Ellen's Broom written by Kelly Lyons and illustrated by Daniel Minter
I Have a Dream written by Martin Luther King, Jr. and illustrated by Kadir Nelson

MICHAEL A. PRINTZ AWARD

Winner:
In Darkness by Nick Lake
Honors:
Artistotle and Dante Discover the Secrets of the Universe by Benjamin Alire Saenz
Code Name Verity by Elizabeth Wein
Dodger by Terry Pratchett
The White Bicycle by Beverley Brenna

 

SCHNEIDER FAMILY BOOK AWARD
For books that embody an artistic expression of the disability experience

Winner (age 0-10):
Back to Front and Upside Down! by Claire Alexander

 

 

 

 

Winner (age 11-13):
A Dog Called Homeless by Sarah Lean

 

 

 

 

 

Winner (age 14-18):
Somebody, Please Tell Me Who I Am by Harry Mazer and Peter Lerangis

 

 

 

 

 

MILDRED L. BATCHELDER AWARD
For an outstanding children's book originally published in a language other than English in a country other than the United States and subsequently translated into English for publication in the United States

Winner:
My Family for the War by Anne Voorhoeve
Honors:
A Game for Swallows by Zeina Abirached
Son of a Gun by Anne de Graaf

ODYSSEY AWARD
For best audiobook produced for children and/or young adults

Winner:
The Fault in Our Stars written by John Green and narrated by Kate Rudd
Honors:
Artemis Fowl: The Last Guardian written by Eoin Colfer and narrated by Nathaniel Parker
Ghost Knight written by Cornelia Funke and narrated by Elliot Hill
Monstrous Beauty written by Elizabeth Fama and narrated by Katherine Kellgren

 

PURA BELPRE ILLUSTRATOR AWARD
Honoring a Latino illustrator whose children's books best portray, affirm and celebrate the Latino cultural experience

Winner:
Martin de Porres: The Rose in the Desert written by Gary D. Schmidt and illustrated by David Diaz

 

 

PURA BELPRE AUTHOR AWARD
Honoring a Latino writer whose children's books best portray, affirm and celebrate the Latino cultural experience

Winner:
Aristotle and Dante Discover the Secrets of the Universe written by Benjamin Alire Saenz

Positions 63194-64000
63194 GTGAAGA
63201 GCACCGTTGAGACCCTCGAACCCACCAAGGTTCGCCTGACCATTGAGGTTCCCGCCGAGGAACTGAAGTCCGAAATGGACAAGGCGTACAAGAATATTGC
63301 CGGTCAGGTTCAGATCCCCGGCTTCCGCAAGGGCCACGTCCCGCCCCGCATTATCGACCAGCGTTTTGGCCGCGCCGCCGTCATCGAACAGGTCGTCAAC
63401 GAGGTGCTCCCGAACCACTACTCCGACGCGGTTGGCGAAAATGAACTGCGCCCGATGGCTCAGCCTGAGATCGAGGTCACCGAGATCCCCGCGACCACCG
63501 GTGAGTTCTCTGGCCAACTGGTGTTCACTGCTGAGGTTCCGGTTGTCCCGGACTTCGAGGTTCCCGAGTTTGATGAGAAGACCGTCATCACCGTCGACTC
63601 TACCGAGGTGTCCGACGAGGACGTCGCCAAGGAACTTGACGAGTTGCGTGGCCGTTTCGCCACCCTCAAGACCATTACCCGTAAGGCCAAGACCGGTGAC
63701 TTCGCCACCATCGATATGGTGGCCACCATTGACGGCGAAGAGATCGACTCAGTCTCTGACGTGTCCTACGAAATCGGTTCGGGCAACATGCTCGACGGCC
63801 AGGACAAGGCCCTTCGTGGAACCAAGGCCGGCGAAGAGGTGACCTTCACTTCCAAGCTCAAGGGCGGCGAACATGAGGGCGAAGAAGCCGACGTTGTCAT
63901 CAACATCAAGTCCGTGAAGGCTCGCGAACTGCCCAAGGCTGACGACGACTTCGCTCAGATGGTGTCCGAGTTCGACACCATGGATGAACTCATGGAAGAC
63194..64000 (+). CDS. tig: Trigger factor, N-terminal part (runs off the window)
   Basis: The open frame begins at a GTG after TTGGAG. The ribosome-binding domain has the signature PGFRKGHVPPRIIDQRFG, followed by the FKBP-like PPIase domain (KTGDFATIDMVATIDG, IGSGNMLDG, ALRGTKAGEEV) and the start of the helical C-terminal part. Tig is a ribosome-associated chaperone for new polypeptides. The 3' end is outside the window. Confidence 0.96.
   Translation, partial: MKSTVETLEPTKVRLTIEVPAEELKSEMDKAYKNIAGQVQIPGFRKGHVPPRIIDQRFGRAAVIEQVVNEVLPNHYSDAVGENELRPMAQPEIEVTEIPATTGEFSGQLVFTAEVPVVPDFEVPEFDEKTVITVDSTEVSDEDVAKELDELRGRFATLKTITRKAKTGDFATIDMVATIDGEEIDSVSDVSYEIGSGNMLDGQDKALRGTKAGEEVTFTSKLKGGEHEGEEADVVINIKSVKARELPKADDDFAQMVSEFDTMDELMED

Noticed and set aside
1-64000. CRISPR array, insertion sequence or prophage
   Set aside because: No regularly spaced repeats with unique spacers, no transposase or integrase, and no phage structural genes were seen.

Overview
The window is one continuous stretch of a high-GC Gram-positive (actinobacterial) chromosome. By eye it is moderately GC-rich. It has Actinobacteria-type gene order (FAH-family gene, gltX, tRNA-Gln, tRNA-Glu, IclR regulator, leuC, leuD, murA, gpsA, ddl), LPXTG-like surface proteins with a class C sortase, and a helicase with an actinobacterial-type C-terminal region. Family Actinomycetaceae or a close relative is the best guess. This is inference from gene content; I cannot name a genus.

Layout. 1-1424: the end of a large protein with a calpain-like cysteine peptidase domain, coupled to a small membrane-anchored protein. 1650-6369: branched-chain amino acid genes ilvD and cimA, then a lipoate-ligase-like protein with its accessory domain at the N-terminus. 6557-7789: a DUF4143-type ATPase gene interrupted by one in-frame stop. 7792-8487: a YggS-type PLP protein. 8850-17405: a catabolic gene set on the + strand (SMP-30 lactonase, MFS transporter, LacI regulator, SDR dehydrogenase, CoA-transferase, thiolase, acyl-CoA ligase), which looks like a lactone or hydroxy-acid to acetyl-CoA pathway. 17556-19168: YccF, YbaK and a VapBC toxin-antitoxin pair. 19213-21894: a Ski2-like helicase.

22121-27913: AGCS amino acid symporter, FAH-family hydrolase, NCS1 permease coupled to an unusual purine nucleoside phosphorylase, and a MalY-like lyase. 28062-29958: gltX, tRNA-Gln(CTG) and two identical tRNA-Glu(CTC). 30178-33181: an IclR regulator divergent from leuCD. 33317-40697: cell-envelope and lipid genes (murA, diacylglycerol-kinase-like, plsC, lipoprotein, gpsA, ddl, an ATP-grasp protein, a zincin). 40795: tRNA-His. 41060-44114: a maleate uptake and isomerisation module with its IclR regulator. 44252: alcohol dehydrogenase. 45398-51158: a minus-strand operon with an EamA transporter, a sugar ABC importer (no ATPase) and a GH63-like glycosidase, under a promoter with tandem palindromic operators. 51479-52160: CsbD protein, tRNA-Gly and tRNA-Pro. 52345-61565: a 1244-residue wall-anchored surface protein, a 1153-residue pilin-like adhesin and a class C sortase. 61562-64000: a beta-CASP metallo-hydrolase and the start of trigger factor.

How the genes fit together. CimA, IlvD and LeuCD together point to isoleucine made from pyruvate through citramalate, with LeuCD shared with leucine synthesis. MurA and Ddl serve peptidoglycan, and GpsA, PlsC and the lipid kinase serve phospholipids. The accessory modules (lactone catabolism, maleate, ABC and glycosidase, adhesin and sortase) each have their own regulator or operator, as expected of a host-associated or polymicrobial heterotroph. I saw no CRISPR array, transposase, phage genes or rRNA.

Honors:
The Revolution of Evelyn Serrano by Sonia Manzano

 

 

ROBERT F. SILBERT INFORMATIONAL BOOK AWARD
For most distinguished informational book for children

Winner:
Bomb: The Race to Build--and Steal--the World's Most Dangerous Weapon by Steve Sheinkin
Honors:
Electric Ben by Robert Byrd
Moonbird by Phillip Hoose
Titanic: Voices from the Disaster by Deborah Hopkinson

STONEWALL BOOK AWARD
For children's and young adult books of exceptional merit relating to the gay, lesbian, bisexual and transgender experience

Winner:
Aristotle and Dante Discover the Secrets of the Universe written by Benjamin Alire Saenz
Honors:
Drama by Raina Telgemeier
Gone, Gone, Gone by Hannah Moskowitz
October Mourning: A Song for Matthew Shepard by Leslea Newman
Sparks: The Epic, Completely True, (Almost) Holy Quest of Debbie by S.J. Adams

THEODOR SEUSS GEISEL
Award for the most distinguished beginning reader book

Winner:
Up, Tall and High! by Ethan Long
Honors:
Let's Go for a Drive! by Mo Willems
Pete the Cat and His Four Groovy Buttons by Eric Litwin
Rabbit and Robot: The Sleepover by Cece Bell

 

WILLIAM C. MORRIS AWARD
For a debut book published by a first-time author writing for teens

Winner:
Seraphina by Rachel Hartman
Honors:
Wonder Show by Hannah Barnaby
Love and Other Perishable Items by Laura Buzo
After the Snow by S.D. Crockett
The Miseducation of Cameron Post by emily m. danforth

YALSA AWARD
For Excellence in Nonfiction for Young Adults

Winner:
Bomb: The Race to Build--and Steal--the World's Most Dangerous Weapon by Steve Sheinkin
Honors:
Steve Jobs: The Man Who Thought Different by Karen Blumenthal
Moonbird by Phillip Hoose
Titanic: Voices from the Disaster by Deborah Hopkinson
We've Got a Job: The 1963 Birmingham Children's March by Cynthia Levinson

  Twelve Books of Christmas

"The universe is made up of stories, not of atoms"
- Muriel Rukeyser, American poet and political activist

In the spirit of season, here are Twelve Books for Christmas for the children in your lives-from the Santa-believers to the scientists, the fantasists to the crafty, and the lovers of adventure whatever their ages.